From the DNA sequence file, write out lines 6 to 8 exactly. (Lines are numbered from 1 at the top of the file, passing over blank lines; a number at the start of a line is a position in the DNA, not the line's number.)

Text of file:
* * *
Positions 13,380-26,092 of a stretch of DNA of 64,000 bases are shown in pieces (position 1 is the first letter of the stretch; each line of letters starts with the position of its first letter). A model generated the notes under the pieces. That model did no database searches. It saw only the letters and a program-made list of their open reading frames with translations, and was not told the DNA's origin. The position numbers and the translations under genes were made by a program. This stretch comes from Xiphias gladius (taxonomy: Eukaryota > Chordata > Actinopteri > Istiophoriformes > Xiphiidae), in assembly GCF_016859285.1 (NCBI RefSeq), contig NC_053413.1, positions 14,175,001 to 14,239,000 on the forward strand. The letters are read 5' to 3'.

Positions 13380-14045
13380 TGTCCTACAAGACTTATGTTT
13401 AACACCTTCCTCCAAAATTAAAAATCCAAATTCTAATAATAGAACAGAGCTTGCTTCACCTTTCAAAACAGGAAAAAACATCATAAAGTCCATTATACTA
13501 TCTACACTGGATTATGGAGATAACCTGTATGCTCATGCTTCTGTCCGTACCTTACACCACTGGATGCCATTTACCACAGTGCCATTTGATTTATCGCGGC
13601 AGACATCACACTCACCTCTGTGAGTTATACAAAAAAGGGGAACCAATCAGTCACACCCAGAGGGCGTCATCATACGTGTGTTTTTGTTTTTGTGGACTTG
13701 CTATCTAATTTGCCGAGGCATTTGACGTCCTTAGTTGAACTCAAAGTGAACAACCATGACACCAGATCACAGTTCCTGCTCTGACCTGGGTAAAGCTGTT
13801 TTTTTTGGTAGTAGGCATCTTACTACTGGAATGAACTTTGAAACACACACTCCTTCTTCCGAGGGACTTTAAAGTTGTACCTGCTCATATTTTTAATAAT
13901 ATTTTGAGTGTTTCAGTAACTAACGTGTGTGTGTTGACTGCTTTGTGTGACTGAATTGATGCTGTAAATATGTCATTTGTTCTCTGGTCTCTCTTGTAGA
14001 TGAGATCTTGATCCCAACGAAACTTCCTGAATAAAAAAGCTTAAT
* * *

13601 AGACATCACACTCACCTCTGTGAGTTATACAAAAAAGGGGAACCAATCAGTCACACCCAGAGGGCGTCATCATACGTGTGTTTTTGTTTTTGTGGACTTG
13701 CTATCTAATTTGCCGAGGCATTTGACGTCCTTAGTTGAACTCAAAGTGAACAACCATGACACCAGATCACAGTTCCTGCTCTGACCTGGGTAAAGCTGTT
13801 TTTTTTGGTAGTAGGCATCTTACTACTGGAATGAACTTTGAAACACACACTCCTTCTTCCGAGGGACTTTAAAGTTGTACCTGCTCATATTTTTAATAAT